Some examples that I referred to above may require your development team to record a page event to track when specific errors occur. For example if you have a custom login solution, Sitecore will not be able to track “Login Failed” attempts out of the box. A developer will have to intentionally trigger the event so that it will appear in these reports. This post explains some practices for working with page errors relative to these reports.

Common Mistakes Report

This report is designed to communicate errors or problems that commonly occur on your website. To me, this is the most important Site Health report because it will let you know if you are having major issues with your website especially after a site launch.

For example, this report is usually filled with “Page Not Found” after a site launch depending on your redirect strategy. Also, these report may appear blank if a custom 404 solution was used instead of Sitecore’s out of box "Not found" page. In the event that a custom solution is used, the development team should ensure that the “Page Not Found” event is being tracked within Sitecore so that those errors will display in this report. If you are not seeing those errors in this report, then it is possible that you are not aware of some of the roadblocks to content that is being requested.

Also, this report could be used to see errors that are occurring across multiple pages. Having the ability to see these errors could lead you to find an underlining issue within your installation.

Latest Failures

This report will list any failures that have occurred within the time range of the report. This report will tell you what error occurred and what page it the error occurred on. This report will give you a snap of the errors that have occurred recently.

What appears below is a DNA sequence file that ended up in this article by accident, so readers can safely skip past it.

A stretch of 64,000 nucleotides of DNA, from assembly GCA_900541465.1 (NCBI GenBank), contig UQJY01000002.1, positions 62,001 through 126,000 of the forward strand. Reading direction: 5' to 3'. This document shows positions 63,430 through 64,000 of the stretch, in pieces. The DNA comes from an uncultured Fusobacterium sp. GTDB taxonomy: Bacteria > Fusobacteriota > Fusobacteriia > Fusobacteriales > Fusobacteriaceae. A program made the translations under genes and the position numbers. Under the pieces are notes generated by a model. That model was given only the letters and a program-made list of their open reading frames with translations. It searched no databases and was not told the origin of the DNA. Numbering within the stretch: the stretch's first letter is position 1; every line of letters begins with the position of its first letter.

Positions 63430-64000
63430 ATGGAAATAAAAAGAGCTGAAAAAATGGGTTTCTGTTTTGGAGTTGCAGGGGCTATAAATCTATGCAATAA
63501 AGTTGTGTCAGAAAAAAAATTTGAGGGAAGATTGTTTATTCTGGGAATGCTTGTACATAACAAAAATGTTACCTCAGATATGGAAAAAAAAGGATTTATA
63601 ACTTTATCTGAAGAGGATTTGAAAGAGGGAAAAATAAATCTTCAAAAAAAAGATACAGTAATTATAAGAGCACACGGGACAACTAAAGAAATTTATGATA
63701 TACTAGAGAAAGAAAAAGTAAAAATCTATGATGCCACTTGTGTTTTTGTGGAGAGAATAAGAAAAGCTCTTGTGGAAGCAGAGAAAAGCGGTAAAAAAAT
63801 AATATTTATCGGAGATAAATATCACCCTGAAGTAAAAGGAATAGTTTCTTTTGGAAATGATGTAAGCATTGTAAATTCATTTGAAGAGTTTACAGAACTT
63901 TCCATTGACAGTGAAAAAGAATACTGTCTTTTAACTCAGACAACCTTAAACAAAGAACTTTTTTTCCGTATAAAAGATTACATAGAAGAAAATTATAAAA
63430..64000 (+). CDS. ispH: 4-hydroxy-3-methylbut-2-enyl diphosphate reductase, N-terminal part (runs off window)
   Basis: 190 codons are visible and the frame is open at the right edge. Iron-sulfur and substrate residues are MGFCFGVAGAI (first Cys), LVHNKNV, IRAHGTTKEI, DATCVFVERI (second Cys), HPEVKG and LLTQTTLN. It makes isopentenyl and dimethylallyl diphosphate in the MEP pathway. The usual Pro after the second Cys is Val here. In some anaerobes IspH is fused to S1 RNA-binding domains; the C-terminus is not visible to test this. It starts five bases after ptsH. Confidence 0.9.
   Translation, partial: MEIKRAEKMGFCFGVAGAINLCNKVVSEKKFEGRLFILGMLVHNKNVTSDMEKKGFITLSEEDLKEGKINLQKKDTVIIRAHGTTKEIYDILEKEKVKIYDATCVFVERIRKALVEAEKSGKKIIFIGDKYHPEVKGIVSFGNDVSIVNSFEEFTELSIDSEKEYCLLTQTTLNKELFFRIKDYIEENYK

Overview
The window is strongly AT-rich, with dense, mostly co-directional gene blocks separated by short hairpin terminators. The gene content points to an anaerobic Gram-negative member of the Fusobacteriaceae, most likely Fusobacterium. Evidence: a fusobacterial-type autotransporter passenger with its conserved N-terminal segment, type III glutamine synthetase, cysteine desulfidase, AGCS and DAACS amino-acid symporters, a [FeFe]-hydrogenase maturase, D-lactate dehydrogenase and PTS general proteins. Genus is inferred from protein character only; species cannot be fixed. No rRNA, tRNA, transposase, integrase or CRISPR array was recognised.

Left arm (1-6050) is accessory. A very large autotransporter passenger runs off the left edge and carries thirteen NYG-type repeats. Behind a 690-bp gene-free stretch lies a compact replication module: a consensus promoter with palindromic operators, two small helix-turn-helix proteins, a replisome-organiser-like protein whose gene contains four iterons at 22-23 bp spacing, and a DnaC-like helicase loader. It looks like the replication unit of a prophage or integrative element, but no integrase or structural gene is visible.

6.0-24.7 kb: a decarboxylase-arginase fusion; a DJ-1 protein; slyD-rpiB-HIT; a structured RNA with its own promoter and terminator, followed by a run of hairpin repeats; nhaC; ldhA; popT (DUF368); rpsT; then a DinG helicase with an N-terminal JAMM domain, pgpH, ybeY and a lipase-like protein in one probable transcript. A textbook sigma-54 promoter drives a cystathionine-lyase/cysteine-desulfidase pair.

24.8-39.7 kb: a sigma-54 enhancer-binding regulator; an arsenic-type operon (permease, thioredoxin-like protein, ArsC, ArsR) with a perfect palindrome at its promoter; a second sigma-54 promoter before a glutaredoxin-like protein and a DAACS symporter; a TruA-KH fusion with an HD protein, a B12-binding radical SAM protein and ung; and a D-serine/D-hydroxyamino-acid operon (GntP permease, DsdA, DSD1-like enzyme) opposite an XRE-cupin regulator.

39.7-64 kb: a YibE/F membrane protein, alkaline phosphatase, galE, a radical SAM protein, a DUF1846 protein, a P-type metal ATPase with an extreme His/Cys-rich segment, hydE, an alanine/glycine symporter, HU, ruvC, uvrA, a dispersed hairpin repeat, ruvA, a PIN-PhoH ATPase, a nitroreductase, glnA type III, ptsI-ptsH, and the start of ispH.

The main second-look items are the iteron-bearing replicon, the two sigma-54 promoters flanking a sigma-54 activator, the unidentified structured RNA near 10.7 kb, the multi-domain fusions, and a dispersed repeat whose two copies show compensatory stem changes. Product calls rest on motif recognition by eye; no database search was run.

Not Found Url

This report is designed to let you know which pages on your website are causing the “Page Not Found” event to be triggered. It will give great insight on what content is being requested that your website is currently not delivering. This is a great way to redirect content to something more relevant to the page being requested or make suggestions as to what the user may want to see.

One potential issue with this report is that out-of-the-box, it is looking for the following page name “NotFound.aspx”. If you have a custom 404 page this report will not display the errors from your custom 404 URL unless you modify the Sitecore query that pulls this report. (Note: This applies to Sitecore 7.2 and earlier) This blog post explains how to identify the factors and reasons the “No Found Url” report might return little to no results.

Pages That Report Errors

This report will display which pages on your website has generated a lot of errors and will let you know what specific pages are creating specific errors. To help get a better outlook on your website health within Sitecore, take about 30 minutes and do a quick review of your website to determine what errors or potential roadblocks you want to track and monitor them. This will enable you to make strategic decisions concerning your user experience and avoid pitfalls that could be sabotaging your marketing efforts.